The headline may be the ranking of the top 10: Massachusetts, New Hampshire, Minnesota, North Dakota, Washington, Iowa, Utah, Maryland, Colorado and Vermont. Yet the story goes much further, including an exhaustive 50 state-by-state roster of metrics supporting rankings across dozens of subcategories. It explains in detail how they're ranked, and offers readers a unique and simple interactive tool that enables anyone to compare any one state with any others.
In a union such as this, each state has something to learn from the others. Some have better health care, some better education, some more economic opportunity for their citizenry. Drawing any comparisons should be more than a matter of bragging rights. It requires clear-eyed measures to make real judgments.
That's what Best States is all about. It's a platform for not only rankings, but also ongoing fresh reporting about news, trends and developments state by state.
Best States also arrives at a time of renewed focus on power devolving to the states from Washington, D.C., enabling policy-makers to understand how some states are best performing with the responsibilities they're assuming.
U.S. News, with deep experience in rankings and analysis, has assembled thousands of data points about the states and produced an online portal that enables anyone to easily see what makes some states stronger and draw comparisons with others. The project is powered by a Leading States Index developed by McKinsey & Company, which has extensive experience in consulting focused on the improvement of state governance.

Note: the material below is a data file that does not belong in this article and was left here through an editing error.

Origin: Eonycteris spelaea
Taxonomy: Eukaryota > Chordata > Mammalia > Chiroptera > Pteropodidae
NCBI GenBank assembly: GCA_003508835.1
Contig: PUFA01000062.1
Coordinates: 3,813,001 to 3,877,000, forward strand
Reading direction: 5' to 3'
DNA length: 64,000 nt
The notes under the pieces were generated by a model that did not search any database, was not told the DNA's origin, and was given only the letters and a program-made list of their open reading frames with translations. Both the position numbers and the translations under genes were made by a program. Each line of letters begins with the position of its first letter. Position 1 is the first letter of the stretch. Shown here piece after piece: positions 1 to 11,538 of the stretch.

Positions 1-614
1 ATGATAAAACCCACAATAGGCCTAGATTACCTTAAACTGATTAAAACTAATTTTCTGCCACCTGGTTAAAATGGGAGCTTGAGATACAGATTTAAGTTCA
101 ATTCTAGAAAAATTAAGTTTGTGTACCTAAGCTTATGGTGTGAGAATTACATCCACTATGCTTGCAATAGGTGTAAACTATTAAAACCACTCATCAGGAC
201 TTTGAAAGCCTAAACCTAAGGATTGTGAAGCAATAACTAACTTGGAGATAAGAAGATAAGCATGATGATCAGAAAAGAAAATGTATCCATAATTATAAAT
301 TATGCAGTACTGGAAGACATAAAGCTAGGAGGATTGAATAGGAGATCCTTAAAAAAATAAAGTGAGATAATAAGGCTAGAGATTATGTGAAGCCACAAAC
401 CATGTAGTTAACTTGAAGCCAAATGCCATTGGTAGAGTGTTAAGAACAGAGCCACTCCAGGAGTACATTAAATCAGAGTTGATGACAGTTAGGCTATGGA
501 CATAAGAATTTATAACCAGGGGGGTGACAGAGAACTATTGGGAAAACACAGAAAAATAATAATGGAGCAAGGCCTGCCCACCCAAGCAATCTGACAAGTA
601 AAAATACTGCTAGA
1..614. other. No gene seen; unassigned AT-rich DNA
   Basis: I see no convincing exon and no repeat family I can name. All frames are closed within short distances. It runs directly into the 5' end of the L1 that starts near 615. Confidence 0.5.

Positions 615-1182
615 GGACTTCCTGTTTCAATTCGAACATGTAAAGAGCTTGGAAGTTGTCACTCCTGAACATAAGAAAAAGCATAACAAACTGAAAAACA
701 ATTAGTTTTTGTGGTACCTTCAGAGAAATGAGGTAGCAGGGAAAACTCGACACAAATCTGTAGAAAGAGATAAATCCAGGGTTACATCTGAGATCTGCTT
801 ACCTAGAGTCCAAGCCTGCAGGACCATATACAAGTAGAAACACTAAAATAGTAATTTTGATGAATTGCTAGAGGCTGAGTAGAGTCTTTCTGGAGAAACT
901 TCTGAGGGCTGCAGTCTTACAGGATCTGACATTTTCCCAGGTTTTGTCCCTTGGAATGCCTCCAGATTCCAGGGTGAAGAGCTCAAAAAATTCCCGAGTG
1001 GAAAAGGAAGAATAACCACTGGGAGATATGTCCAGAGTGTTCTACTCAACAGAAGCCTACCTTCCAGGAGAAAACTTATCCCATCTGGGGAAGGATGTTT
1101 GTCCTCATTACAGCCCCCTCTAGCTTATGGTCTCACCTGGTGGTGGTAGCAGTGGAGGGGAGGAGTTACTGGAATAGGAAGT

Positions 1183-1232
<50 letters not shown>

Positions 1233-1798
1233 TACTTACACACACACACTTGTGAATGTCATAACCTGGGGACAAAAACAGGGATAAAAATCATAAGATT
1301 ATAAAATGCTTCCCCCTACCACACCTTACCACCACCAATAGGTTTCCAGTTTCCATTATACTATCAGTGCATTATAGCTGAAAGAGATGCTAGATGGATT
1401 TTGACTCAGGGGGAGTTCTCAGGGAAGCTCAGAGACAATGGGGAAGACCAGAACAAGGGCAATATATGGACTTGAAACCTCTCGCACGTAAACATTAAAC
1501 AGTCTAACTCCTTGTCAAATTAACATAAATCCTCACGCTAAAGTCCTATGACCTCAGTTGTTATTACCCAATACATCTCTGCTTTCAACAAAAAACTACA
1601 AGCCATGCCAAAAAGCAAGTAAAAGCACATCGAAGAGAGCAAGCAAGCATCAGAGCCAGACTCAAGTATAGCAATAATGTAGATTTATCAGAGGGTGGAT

The benchmarks reach across seven broad categories – health care, education, opportunity, economy, infrastructure, crime & corrections and government – and include 68 metrics within the larger categories. The data come from reliable governmental and private sources, and the weight assigned to each category is based on a survey conducted about what matters most to people about their states.
Health care and education are weighted most heavily.
Some states, while not ranking highly overall, also excel in some areas.
It's an "interesting array of states, some blue, some red, some purple." You look at the top 20, and it's a broad mix. It's not the usual suspects in some ways.
"It's hard to be good at many things," Kelly says. "The value of a ranking like this is we use our judgment to say, it's not just one thing that makes a state great. It's a combination of things. Are you serving your whole population?… You have a healthy economy, but is everybody in the state participating in that economy? Is everybody participating in the health care system? It's a lot of things that matter."
Because so much of the data involved in this evaluation is public – yet often tied up in difficult to navigate government websites – Best States delivers it all. There's terrific value in evaluating states this way. If you step back from it, what you realize is the U.S. is a grand experiment in government. And a lot of that experimentation happens at the state level.
On this year’s list, Maryland is in the top ten.
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